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M. Ctrl. CLA. Ctrl. M. PVD. A. B. 250. 250. 150. 150. 100. 100. 75. 75. 50. 50. 37. 37. 25. 25. P-Thr-Pro. P-Tyr. Building a Database of Phosphoproteins Present in RAW 264.7 Cells Brekken D, Bi Q, Lyons K, Sethuraman D, Shu H

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References

M

Ctrl

CLA

Ctrl

M

PVD

A.

B.

250

250

150

150

100

100

75

75

50

50

37

37

25

25

P-Thr-Pro

P-Tyr

Building a Database of Phosphoproteins Present in RAW 264.7 Cells

Brekken D, Bi Q, Lyons K, Sethuraman D, Shu H

Alliance for Cellular Signaling Laboratories, University of Texas Southwestern Medical Center, Dallas, TX

Results

Abstract

A goal of the AfCS Protein Chemistry Laboratory is the identification of phosphoproteins present in the AfCS model cell systems. This poster describes the identification of a large number of phosphoproteins and phosphorylation sites in the RAW 264.7 macrophage cell line. RAW cells were treated with either tyrosine or serine/threonine phosphatase inhibitors to generate high levels of protein phosphorylation. Phosphoproteins and phosphopeptides were enriched using immuno-affinity chromatography with anti-phosphotyrosine antibodies and immobilized metal affinity chromatography (IMAC), either alone or in combination. Phosphoproteins and phosphorylation sites were then identified by tandem mass spectrometry. A total of 248 proteins and 210 distinct serine, threonine, and tyrosine phosphorylation sites were identified. The proteins identified included integral membrane proteins and proteins likely to be present at low levels in these cells. Phosphoproteins identified included kinases, phosphatases, transmembrane receptors, signaling proteins, cytoskeletal proteins, translation factors, cell adhesion proteins, and proteins involved in RNA metabolism. Many of the known proteins identified are components of macrophage signaling pathways. The list of proteins also includes a large number of proteins not previously known to be phosphorylated as well as completely novel proteins.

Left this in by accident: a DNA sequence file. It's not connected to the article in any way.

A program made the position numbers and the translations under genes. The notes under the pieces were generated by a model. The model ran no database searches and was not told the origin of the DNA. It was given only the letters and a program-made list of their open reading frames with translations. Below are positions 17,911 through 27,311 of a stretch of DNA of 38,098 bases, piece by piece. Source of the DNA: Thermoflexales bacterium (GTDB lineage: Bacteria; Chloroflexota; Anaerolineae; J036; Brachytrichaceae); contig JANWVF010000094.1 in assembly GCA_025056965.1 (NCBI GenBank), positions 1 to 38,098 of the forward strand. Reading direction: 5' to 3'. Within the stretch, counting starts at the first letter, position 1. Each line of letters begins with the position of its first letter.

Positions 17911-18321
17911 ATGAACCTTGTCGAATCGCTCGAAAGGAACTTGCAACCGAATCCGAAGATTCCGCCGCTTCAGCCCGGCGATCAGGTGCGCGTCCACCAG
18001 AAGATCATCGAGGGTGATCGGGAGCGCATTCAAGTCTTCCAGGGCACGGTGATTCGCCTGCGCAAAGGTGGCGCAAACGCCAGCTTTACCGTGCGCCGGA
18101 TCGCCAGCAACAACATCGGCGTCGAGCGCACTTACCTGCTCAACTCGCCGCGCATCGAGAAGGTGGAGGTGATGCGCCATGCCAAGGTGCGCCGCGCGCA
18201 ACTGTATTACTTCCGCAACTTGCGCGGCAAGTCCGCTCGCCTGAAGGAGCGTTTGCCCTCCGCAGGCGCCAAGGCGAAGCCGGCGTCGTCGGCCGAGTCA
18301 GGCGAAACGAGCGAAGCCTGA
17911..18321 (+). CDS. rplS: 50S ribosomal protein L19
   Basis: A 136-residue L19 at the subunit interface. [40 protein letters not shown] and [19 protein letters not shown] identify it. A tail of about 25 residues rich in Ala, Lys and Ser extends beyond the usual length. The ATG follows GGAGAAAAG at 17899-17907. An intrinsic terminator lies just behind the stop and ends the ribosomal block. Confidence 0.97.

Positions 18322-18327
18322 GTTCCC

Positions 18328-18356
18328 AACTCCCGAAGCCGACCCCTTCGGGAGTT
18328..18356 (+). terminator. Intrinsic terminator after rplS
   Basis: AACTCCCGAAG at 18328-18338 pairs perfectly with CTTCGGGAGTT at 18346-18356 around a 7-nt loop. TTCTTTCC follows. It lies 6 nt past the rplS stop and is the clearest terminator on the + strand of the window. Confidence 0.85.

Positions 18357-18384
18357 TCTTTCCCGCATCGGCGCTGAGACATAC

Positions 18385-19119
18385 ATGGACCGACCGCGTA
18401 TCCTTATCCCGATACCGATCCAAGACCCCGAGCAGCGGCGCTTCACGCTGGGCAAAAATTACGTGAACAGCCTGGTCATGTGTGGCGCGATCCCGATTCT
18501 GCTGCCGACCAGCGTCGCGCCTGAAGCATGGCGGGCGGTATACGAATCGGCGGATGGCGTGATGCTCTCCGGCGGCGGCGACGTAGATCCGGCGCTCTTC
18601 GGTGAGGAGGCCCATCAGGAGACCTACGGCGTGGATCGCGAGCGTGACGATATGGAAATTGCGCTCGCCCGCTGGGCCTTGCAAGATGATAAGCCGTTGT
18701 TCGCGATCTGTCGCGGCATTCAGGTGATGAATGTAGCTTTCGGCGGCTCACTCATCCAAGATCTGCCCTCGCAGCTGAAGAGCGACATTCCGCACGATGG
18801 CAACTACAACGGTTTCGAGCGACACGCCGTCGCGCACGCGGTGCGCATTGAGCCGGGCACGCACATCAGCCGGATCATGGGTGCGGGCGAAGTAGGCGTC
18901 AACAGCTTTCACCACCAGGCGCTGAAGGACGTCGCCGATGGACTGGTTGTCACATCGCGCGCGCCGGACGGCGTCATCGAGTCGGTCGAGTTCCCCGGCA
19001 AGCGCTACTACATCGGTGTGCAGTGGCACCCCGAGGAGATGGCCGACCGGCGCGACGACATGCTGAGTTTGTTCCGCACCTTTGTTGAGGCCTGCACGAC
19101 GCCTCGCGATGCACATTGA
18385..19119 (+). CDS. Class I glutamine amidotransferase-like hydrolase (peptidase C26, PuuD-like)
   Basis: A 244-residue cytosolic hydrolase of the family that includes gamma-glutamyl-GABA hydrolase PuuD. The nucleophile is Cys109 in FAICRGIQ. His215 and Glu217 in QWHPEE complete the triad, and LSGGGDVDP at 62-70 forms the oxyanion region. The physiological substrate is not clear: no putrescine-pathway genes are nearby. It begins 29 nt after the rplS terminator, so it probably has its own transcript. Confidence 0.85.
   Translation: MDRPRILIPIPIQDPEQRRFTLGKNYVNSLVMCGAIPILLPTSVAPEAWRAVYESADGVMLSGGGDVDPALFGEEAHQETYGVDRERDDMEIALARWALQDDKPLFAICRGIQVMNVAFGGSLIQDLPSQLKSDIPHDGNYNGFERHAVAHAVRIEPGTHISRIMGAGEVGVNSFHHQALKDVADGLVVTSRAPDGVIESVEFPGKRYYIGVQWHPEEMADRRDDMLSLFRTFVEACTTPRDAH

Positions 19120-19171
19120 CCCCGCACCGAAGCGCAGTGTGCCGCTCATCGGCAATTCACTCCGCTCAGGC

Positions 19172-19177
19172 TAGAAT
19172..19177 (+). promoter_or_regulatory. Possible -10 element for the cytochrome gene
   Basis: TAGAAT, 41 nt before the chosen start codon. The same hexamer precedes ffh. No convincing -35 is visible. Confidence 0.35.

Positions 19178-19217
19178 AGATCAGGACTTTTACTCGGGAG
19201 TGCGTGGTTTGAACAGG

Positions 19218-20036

Table 2. A table listing a sample of identified proteins that are known to be involved in immune signaling.

Figure 2. Generation of phosphorylated proteins by phosphatase inhibitor treatment. RAW 264.7 cells were either left untreated (Ctrl), treated with 25 nM CLA (CLA), or treated with 100 uM PVD (PVD) for 30 min and lysed in SDS sample buffer. The proteins were resolved on a 10% SDS gel, transferred to nitrocellulose membranes, and immunoblotted with either an anti-phospho-threonine-proline antibody (P-Thr-Pro-101) (Panel A) or an anti-phosphotyrosine antibody (P-Tyr-100) (Panel B) from Cell Signaling Technology. The mass of molecular weight markers (M) are shown at the left.

Introduction